By Maya Doyle, MSW, PhD

Cystinosis is a rare lysosomal storage disorder (1) that is typically diagnosed in childhood and typically results in kidney failure and progression to dialysis and/or kidney transplant. In the United States, a disease is considered rare if it is affects fewer than 200,000 Americans. According to the National Institutes of Health (NIH), there are approximately 7,000 rare diseases affecting between 25 and 30 million Americans – this means 1 in 10 people may be affected by a rare condition (2). The experience of a rare condition can be very isolating because of the lengthy time to get a diagnosis, the lower number of people with a specific diagnosis, limited access to specialists, and being geographically far apart.

Cystinosis causes an abnormal accumulation of the amino acid cystine in various organs and tissues of the body such as the kidneys, eyes, muscles, pancreas and brain (1). The disease affects almost every organ of the body over time. Advances in treatment have improved the quality and length of life for people with cystinosis and extended the timeframe of kidney failure often from childhood into adolescence and young adulthood (3). This change has made the health challenges of the disease later in life more evident. Likewise, the mental health challenges that accompany living with a rare, chronic, and progressive disease have become clearer to patients, family members, and healthcare professionals. Mental health includes our emotional, psychological, and social well-being. It affects how we think, feel, and act. It also helps determine how we handle stress, relate to others, and make choices (4).

In my role as a social worker in pediatric nephrology over the last two decades, I have watched a generation of kidney patients grow up, many pursuing their educations and careers, and starting relationships and families. The burdens of kidney disease are many:

  • staying healthy and well while living with illness
  • maintaining adherence with often-unpleasant treatments
  • accepting the unexpected events that accompany illness
  • keeping up with peers, friends, and colleagues
  • changes to the body, and having differences in physical growth, appearance, and development
  • educational and vocational challenges
  • navigating social and romantic relationships

It is not surprising that these things result in strong emotions of sadness, worry, loss, or anger for both the individuals affected and the people who care about them, or that people with kidney disease experience higher rates of anxiety and depression (5, 6). Both talk therapy and medication can be helpful to manage anxiety and depression and reduce symptoms (5). There are of course clinical definitions of anxiety and depression; in helping patients understand why a team might be recommending “getting help,” I find it helpful to understand and explain those words this way:

  • Anxiety is fear and worry for what the future – be it, the next day, the next year, or the indistinct future – will bring.
  • Depression is sadness and loss, a sense of being stuck, within what has already occurred in the past, and feeling that things will never improve, or will only worsen.

These are very real aspects of living with rare or chronic disease, and it is important to remember that health and mental health are intertwined. Put simply, how we feel affects how we feel! I find it helpful to remind patients and families that the feeling of being “stressed” is our body’s alarm clock, a way of telling us that change is needed. They can envision a filling bucket that can either be filled and overflowing with stress or can have a valve to help release that stress. There are many strategies that patients and families use that allow them to regain and maintain a sense of calm or control (7). There is no single or quick “fix”, and no one approach that fits everyone, when it comes to mental health. There are three levels of support (often used in combination) that are helpful to explore:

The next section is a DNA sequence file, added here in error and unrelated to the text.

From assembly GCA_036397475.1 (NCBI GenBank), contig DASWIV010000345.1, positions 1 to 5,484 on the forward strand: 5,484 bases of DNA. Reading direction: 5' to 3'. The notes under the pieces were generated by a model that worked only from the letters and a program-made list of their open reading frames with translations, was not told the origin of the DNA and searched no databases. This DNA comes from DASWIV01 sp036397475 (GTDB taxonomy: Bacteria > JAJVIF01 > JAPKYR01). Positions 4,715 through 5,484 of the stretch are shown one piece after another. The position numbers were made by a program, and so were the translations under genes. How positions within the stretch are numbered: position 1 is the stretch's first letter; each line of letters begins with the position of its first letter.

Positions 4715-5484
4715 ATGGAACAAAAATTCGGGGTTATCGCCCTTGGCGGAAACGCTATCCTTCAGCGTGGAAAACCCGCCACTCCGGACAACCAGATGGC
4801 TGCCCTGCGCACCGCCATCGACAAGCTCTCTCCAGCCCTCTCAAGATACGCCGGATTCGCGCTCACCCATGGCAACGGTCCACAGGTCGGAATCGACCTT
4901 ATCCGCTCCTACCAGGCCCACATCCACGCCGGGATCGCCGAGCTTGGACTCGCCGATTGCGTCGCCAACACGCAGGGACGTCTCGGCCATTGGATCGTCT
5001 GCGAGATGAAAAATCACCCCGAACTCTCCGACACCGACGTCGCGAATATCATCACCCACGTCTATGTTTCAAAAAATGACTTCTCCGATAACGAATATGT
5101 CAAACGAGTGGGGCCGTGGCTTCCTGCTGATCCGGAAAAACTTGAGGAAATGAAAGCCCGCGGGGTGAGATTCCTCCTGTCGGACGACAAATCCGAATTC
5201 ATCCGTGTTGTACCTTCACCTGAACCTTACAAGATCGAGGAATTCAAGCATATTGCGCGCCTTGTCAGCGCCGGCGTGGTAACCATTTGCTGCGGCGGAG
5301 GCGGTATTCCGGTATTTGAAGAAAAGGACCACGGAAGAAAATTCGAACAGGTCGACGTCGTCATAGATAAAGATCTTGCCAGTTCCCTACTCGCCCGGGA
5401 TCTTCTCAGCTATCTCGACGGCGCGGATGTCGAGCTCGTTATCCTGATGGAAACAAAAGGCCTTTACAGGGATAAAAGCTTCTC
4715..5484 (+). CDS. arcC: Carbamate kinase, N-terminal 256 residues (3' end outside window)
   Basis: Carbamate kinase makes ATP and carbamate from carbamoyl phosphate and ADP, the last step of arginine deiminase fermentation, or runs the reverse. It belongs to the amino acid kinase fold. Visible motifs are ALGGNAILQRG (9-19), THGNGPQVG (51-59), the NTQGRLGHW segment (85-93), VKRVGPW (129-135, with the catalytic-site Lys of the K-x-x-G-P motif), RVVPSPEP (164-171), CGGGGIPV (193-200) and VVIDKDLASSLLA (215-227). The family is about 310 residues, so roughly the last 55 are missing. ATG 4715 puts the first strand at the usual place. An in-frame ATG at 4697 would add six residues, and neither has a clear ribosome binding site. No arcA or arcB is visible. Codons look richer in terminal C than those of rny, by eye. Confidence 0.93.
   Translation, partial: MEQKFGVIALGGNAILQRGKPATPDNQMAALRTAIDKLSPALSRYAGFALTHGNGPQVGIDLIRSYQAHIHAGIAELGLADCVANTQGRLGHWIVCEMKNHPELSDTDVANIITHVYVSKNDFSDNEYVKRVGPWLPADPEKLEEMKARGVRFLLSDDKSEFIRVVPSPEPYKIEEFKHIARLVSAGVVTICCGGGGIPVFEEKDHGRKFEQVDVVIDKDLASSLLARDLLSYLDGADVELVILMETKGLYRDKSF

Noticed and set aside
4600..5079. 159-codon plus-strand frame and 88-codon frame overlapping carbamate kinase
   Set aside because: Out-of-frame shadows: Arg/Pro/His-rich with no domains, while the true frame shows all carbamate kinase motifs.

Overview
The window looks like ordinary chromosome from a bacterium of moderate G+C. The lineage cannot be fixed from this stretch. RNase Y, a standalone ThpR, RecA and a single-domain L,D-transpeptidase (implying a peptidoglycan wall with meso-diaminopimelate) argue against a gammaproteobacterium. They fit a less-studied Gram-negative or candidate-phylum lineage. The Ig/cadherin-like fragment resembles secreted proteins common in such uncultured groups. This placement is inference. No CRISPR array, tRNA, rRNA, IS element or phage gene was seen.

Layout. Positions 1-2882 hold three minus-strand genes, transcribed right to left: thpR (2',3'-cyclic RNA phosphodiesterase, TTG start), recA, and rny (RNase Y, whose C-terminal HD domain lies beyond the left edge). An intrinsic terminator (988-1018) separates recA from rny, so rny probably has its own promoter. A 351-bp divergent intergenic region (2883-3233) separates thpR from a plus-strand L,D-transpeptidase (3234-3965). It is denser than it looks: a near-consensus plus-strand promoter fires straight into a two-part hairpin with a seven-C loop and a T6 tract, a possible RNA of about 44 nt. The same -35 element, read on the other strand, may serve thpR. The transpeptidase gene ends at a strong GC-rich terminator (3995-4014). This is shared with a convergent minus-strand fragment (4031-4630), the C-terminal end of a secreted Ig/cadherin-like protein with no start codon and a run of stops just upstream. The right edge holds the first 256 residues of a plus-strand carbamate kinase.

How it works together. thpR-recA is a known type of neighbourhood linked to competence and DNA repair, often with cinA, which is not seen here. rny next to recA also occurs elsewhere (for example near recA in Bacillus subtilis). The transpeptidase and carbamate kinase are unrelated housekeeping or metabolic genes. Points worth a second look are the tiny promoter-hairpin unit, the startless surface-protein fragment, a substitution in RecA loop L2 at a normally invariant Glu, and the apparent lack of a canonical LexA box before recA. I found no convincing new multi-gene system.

• Professional help
  • Peer support
  • Wellness and self-care practices

Using Professional Help

People with kidney disease may be referred for “professional help” by their medical team, or may self-refer, to support their coping, relationships, or well-being; for concerns about anxiety, depression, self-harm or thoughts of suicide; or other behaviors that are creating risk. For kidney patients, this can include not participating in needed medical treatments (a complex topic but often one with a mental health component). There are many trained and licensed professionals, including social workers, psychologists, couples or family therapists, substance abuse counselors, psychiatrists, and others who can provide appropriate services. Every dialysis and transplant team are mandated to have social workers as part of their team and may include other mental health-oriented professionals as well, so this can be a good place to start to either get support directly or get a referral to a provider focused on mental health. You may also want to contact the behavioral health component of your health insurance to get a referral for an “in network” provider. It is helpful to recognize that different types of therapy have different goals – from helping patients to manage their thoughts and feelings; coping with their illness or other life stressors; making changes to reduce unhealthy or risky behaviors; and addressing emotions and conflict within family or partner relationships. As with many other types of healthcare providers, it is likely that a therapist will not be deeply familiar with your particular rare diagnosis; sharing accurate information may be helpful but does not have to be the focus of your work together unless that is one of your goals.

Especially in the wake of COVID, many of us have had experiences of fear, anxiety, sadness, or frustration. We may have lost loved ones, seen others ill, or been ill ourselves. Being locked down or socially distant takes away some crucial support. Return to school and community life has been difficult for many and those who are immunosuppressed or compromised may have ongoing concerns. Increased awareness of mental health and increasing access to mental health services online and via telehealth may make access to treatment faster and easier.

Whatever type of therapy or type of therapist one works with, it is helpful to inquire about the training and background of the person you are working with and collaborate to decide on the goals of therapy and a treatment plan. Many mindfulness practices (see below) can be learned or used as part of the therapy process, particularly in EMDR or cognitive-behavioral therapy (CBT) to help manage anxiety and develop new ways of coping. You should not feel shame or embarrassment t asking for help, or for having it suggested to you. Asking for help, going for an assessment, or logging on for that first virtual visit can be hard – it is scary to show our vulnerabilities. Building an open and trusting relationship with a therapist can be a key element in coping and making needed changes.